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New type 1 diabetes research could expand islet transplantation treatment

UK researchers have developed a technology that could eventually lead to patients with type 1 diabetes no longer requiring insulin injections.
The University of Aberdeen and the London-based Cell and Gene Therapy Catapult (CGT) have created a company called Islexa, which is manufacturing lab-grown islets. These are the organoids that are responsible for insulin production.
Islexa’s technology involves reprogramming donated pancreatic tissue into fully functional islets. “This has an advantage over the use of stem cells as source material, since at the moment they generate only the insulin-producing beta cells,” according to Professor Kevin Docherty, University of Aberdeen.
If clinical trials prove these islets to be successful in producing insulin, it could provide a larger scale treatment option for people with type 1 diabetes.
Currently, islet transplants are restricted to patients with hypoglycemia unawareness. This is because extracting islets from pancreatic tissue is difficult and donors are hard to come by.
A transplant can provide patients with effective, long-term control of blood glucose levels without the need for insulin to be administered, and Islexa is confident this new development could have positive implications for many more people with type 1 diabetes.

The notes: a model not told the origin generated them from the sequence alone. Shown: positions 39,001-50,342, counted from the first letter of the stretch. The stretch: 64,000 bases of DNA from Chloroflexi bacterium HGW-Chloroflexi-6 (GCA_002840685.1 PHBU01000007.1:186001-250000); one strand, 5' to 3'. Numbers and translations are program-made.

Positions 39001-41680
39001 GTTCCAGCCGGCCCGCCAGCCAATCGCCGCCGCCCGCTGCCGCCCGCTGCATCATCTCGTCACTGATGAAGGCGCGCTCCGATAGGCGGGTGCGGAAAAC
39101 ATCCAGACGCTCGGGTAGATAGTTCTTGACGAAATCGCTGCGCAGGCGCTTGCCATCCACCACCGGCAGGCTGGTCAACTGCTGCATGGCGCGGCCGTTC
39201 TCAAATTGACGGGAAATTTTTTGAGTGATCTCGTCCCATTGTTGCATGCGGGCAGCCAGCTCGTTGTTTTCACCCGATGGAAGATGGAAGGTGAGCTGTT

Keith Thompson, chief executive of the Cell and Gene Therapy Catapult and an Islexa director said: “This is a really exciting technology that has the potential to bring life changing benefits to these diabetic patients.
“The collaboration has already delivered promising results and the formation of Islexa will accelerate the development of these lab grown islets and ultimately get this potential treatment to thousands of patients.”
Docherty added: “Donated islets are already effectively treating severe cases of type 1 diabetes. Having a hugely expanded supply of lab-grown islets will enable us to significantly extend this established clinical treatment.”
Islexa is now focusing on further pre-clinical development so that clinical trials can be conducted in the next few years.

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